Hurricane Harvey caused a great deal of destruction due to flooding and shutting down power around the Gulf Coast. While cleanup efforts continue, details of chemicals released during and after the hurricane provide some lessons to be learned in securing an above ground storage tank.

The Associated Press has identified at least 34 above ground storage tank and tank battery failures during Harvey. Such spills resulted in the release of more than 600,000 gallons of combined crude oil, gasoline, and other chemicals. The largest spill reported was 461,000-gallons of gasoline from an above ground tank in Galena Park, a Houston suburb. While most of the spill was held by the containment berms of the Magellan Midstream Partners storage tank farm, some gasoline did escape. Nevertheless, less than 20% of the gasoline spilled was recovered. The rest either evaporated or soaked into the ground. The company has started the soil cleanup process.

The biggest offender to permit releases was floating roofs used on above ground storage tanks. Exxon Mobil, Shell, Valero, and Kinder Morgan all reported floating roof tank failures that resulted in the release of chemicals. The floating roofs are designed to minimize how much a fossil fuel is lost to evaporation by the roof rising and falling depending on the volume of the tank.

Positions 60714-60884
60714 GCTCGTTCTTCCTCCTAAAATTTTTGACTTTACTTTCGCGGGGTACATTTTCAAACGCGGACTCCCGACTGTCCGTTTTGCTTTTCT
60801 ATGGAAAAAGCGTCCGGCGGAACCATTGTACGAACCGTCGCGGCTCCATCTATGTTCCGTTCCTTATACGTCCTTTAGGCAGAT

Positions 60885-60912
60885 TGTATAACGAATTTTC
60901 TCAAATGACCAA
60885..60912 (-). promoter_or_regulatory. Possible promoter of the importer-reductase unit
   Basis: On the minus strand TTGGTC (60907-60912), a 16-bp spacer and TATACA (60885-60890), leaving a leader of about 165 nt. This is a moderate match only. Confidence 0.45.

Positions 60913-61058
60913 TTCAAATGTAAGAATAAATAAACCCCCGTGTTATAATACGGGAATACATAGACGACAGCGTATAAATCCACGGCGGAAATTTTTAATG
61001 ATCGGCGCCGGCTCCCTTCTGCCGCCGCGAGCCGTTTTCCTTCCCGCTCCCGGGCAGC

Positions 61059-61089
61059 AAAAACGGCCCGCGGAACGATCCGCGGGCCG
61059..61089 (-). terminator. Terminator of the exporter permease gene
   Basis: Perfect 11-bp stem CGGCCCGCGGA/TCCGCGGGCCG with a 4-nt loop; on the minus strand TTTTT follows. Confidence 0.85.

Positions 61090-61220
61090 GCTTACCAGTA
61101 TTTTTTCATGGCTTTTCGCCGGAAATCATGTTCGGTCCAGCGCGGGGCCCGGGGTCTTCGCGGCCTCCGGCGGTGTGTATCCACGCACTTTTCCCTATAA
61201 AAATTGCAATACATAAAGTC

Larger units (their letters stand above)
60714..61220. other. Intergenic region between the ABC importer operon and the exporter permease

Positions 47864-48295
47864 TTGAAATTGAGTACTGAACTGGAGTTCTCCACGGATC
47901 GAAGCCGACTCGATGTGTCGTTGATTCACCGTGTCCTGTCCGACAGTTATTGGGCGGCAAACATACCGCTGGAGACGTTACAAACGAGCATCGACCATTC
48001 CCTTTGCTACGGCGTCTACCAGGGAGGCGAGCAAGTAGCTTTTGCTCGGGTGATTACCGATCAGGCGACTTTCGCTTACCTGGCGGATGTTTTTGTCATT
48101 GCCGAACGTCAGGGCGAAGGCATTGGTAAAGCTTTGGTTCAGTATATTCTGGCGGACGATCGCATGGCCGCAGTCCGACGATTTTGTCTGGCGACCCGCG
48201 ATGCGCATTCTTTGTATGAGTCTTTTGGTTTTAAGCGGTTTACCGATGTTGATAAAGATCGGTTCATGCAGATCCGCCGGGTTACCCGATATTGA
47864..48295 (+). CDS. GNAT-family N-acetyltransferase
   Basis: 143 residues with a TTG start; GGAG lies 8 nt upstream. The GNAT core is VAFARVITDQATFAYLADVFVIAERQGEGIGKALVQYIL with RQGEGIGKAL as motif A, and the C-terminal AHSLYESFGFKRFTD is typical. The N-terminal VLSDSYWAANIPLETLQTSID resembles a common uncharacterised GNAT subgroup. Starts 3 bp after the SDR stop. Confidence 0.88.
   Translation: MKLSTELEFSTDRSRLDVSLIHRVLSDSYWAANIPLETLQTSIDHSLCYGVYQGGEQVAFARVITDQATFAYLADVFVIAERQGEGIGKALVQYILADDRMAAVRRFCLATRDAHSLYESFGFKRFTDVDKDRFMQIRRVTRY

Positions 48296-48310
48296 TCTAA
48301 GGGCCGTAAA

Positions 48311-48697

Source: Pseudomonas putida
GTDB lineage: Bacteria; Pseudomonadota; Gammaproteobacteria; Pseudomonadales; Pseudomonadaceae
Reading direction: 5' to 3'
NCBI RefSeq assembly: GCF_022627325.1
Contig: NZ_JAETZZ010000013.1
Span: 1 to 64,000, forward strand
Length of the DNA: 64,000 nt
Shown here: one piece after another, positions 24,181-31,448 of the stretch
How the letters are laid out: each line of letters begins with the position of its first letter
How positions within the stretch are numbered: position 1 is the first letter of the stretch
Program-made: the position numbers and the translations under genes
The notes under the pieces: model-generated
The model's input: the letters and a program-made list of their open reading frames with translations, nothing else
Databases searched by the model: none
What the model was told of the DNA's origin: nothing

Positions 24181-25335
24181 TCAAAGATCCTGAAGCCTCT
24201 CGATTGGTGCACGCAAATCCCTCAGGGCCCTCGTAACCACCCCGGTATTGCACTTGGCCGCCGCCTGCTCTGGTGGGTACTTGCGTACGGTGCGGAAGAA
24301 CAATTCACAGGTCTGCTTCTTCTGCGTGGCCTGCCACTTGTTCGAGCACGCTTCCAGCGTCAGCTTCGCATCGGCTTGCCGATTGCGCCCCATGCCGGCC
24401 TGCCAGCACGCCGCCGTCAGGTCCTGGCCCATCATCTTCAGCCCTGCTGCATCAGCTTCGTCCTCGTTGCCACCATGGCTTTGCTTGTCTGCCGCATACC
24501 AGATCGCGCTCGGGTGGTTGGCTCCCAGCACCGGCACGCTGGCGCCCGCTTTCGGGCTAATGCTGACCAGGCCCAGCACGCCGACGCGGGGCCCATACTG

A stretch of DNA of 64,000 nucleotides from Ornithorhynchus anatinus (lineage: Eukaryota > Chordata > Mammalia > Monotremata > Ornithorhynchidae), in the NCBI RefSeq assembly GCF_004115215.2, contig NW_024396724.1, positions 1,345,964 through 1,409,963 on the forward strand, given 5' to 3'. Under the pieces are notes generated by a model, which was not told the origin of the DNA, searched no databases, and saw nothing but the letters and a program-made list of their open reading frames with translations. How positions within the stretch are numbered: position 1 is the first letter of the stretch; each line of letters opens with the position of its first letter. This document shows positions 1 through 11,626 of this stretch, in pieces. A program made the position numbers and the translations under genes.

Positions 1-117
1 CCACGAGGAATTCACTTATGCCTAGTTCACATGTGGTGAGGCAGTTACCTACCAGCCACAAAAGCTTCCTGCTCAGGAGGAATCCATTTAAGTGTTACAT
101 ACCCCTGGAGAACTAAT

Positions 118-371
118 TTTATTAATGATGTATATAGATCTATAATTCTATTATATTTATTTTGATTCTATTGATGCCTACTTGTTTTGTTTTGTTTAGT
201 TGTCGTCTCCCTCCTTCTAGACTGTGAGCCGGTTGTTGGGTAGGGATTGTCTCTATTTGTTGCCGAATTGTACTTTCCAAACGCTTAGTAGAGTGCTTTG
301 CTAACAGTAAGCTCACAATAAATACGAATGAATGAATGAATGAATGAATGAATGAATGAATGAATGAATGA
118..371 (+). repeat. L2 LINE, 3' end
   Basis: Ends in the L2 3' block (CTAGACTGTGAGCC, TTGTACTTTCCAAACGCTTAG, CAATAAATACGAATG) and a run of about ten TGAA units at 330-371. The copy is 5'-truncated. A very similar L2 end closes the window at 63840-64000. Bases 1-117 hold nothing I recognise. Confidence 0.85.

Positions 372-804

A study done after the 2005 hurricanes of Katrina and Rita concluded that these roof designs are susceptible to buckling and becoming dislodged during hurricanes. The above failures from hurricane Harvey further support this conclusion. With the East Coast being prone to hurricanes on an annual basis, these failures beg the question of the whether floating roofs can be designed to withstand hurricane forces.

Based on the failure reports, the issue with the floating roofs is their inability to withstand the weight of significant water sitting on the roof. So likely design fixes would either involve making the structural integrity of the roof stronger to withhold more weight or a method to dispose of water on the roof in a faster manner. Time will tell if such needed engineering will be done.

Keeping gases processed or used at natural gas and petrochemical facilities at a particular temperature in an above ground storage tank was also an issue reported during hurricane Harvey. Such gases pose risk of explosion when not refrigerated. This is what happened at the Arkema petrochemical plant in Crosby, Texas. The facility lost power and their backup generators failed due to flooding. Explosions resulted and 500,000 pounds of organic peroxides burned, releasing over 2,000 pounds of carbon monoxide and 3,000 pounds of volatile organic compounds.

Due to the volatility of such gases and the hazard of their release, better methods need to be in place to maintain power during hurricanes. While hurricane Harvey was a record setting storm, climate change will likely bring more same-sized or larger challenges to the hurricane prone East Coast.